Law360 (June 26, 2020, 7:41 PM EDT) -- The parent company of family pizza-arcade chain Chuck E. Cheese told a Texas bankruptcy judge Friday that it intends to use the protections afforded by Chapter 11 to commence negotiations with its lenders and landlords while considering numerous financing and purchase offers.
During a first-day hearing conducted via phone and videoconference, debtor attorney Matthew S. Barr of Weil Gotshal & Manges LLP said CEC Entertainment Inc. has $1 billion in debt and needs time to discuss options going forward with case stakeholders after the coronavirus pandemic drove business down by 90%.
"We are going to use the first 30 days of the case to really get with our constituents and really try to come up with what the right plan for the business going forward is, now that we have that reprieve from our landlords," Barr said.
After the company was forced to close all of its more than 700 Chuck E. Cheese and Peter Piper Pizza locations in March, Barr said landlords were initially open to granting rent concessions. But their patience wore thin as the pandemic and shutdowns stretch into May in many parts of the country, Barr said.
Some landlords padlocked doors or sought to terminate leases, and more than 50 began eviction proceedings due to late rent payments, he said. The risks posed by the landlords' actions forced CEC to seek Chapter 11 before it could reach terms on a restructuring plan with lenders and third parties that expressed interest in participating in any kind of financing or acquisition transaction, according to Barr.
U.S. Bankruptcy Judge Marvin Isgur approved a typical slate of first-day motions Friday, including a request from the debtor to use the cash collateral of its lenders to fund its operations and case expenses. He gave oral approval to that motion so that the debtor could pay some of its bills as soon as Saturday.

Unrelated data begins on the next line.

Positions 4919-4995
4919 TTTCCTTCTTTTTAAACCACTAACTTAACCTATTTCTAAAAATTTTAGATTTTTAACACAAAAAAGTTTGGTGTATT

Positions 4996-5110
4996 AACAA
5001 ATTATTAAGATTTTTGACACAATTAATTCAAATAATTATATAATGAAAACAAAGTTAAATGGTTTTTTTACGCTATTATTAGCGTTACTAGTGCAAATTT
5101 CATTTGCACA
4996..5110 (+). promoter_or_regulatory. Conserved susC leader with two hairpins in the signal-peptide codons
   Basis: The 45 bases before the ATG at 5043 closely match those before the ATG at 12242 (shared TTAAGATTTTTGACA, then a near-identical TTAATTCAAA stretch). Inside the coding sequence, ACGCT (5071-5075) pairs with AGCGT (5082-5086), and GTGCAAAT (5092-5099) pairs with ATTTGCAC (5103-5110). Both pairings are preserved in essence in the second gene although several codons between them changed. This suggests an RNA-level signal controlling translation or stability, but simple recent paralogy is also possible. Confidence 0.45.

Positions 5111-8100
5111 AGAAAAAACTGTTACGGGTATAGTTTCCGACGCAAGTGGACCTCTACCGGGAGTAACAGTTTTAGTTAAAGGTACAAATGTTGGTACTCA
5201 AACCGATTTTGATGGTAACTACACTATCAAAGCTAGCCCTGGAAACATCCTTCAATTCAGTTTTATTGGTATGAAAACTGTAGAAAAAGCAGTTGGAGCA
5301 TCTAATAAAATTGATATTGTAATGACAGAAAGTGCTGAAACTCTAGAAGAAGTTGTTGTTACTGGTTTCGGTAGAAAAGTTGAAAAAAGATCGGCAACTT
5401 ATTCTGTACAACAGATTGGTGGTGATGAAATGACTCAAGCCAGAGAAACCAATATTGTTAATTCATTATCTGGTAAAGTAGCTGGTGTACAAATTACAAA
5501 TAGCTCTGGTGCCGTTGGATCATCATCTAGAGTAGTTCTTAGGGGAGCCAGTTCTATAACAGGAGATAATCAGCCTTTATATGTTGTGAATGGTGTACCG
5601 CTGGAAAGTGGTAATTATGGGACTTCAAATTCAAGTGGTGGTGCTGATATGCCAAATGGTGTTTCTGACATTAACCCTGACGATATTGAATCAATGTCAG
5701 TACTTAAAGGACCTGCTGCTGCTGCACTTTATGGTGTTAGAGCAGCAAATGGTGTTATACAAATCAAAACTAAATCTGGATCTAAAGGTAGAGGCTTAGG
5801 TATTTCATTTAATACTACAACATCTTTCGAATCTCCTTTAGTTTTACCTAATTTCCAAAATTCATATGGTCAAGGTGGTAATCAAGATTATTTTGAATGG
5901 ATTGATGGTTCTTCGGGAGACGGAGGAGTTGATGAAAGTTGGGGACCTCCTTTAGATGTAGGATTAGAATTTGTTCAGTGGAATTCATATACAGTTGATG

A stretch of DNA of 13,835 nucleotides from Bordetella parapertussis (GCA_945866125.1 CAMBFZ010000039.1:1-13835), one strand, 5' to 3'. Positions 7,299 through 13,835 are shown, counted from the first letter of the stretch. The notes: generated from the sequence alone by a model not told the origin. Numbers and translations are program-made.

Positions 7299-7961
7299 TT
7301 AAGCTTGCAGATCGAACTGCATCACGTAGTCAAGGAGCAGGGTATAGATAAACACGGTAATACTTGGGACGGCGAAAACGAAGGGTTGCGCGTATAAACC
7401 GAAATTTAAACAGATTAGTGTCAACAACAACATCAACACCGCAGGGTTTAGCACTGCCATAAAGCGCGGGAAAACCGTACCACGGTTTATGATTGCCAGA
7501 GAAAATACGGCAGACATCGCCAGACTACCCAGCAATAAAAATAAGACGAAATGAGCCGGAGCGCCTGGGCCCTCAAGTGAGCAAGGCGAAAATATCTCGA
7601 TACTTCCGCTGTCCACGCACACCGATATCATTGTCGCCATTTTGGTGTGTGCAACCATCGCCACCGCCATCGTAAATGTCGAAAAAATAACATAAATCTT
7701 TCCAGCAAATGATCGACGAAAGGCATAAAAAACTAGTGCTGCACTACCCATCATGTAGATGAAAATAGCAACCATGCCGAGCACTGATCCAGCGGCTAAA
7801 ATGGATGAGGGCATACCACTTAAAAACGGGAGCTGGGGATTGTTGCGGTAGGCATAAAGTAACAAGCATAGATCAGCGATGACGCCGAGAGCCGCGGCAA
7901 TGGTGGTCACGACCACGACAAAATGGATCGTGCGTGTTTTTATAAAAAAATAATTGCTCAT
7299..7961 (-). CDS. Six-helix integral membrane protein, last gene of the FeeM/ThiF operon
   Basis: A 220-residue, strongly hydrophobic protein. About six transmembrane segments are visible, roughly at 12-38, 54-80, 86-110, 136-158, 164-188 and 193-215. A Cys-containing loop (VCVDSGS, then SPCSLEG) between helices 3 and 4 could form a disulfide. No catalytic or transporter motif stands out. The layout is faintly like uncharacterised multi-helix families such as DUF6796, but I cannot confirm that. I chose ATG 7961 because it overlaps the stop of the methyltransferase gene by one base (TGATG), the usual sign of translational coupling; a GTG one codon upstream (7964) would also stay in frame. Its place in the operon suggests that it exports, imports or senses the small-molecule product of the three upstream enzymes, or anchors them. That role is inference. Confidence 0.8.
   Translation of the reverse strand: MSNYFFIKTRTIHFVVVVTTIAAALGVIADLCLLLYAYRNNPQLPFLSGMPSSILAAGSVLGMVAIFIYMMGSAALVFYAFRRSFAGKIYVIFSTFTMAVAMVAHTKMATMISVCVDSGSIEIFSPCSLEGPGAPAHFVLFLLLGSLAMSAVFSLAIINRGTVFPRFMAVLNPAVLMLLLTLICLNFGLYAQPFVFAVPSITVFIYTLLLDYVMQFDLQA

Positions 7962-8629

The judge said the case was an important one to him because Chuck E. Cheese is a staple of American life, and that he would do whatever he could to help the business survive.
"These debtors really play a role in the fabric of the country, and families did celebrate birthdays here and I don't take that lightly. It's going to be my intent to work hard to try and bring the parties into consensus and agreement so these companies can be saved," Judge Isgur said. "Let's not let the pandemic destroy these companies if we can avoid it."
CEC filed for Chapter 11 protection Thursday in Texas bankruptcy court, saying the financial strain of having most of its locations still closed due to the coronavirus pandemic could not be withstood any longer.
The debtor and its affiliates operate 555 Chuck E. Cheese and Peter Piper Pizza locations and franchise another 186 in 47 states and 16 countries, according to court filings. In 2019, the company brought in more than $900 million in revenue, but the shuttering of its restaurants and arcades eliminated more 90% of its revenue this year.
In response to the shutdowns, CEC was forced to furlough many of its 15,000 employees and employ drastic cost-cutting measures to preserve its liquidity, the company said. It kept some of its kitchens open to conduct food takeout operations and even spun up a pizza-delivery option at some locations, but those efforts were not nearly enough to cover the lost revenue.
It comes to court with a first-lien term loan with $760 million outstanding, a first-lien revolving credit facility with $114 million outstanding and $215 million in unsecured note debt, court filings said.
CEC is represented by Alfredo R. Perez, Clifford Carlson, Matthew S. Barr, Ryan Preston Dahl and Scott Bowling of Weil Gotshal & Manges LLP.
The case is In re: CEC Entertainment Inc. et al., case number 4:20-bk-33163, in the U.S. Bankruptcy Court for the Southern District of Texas.
--Editing by Alanna Weissman.
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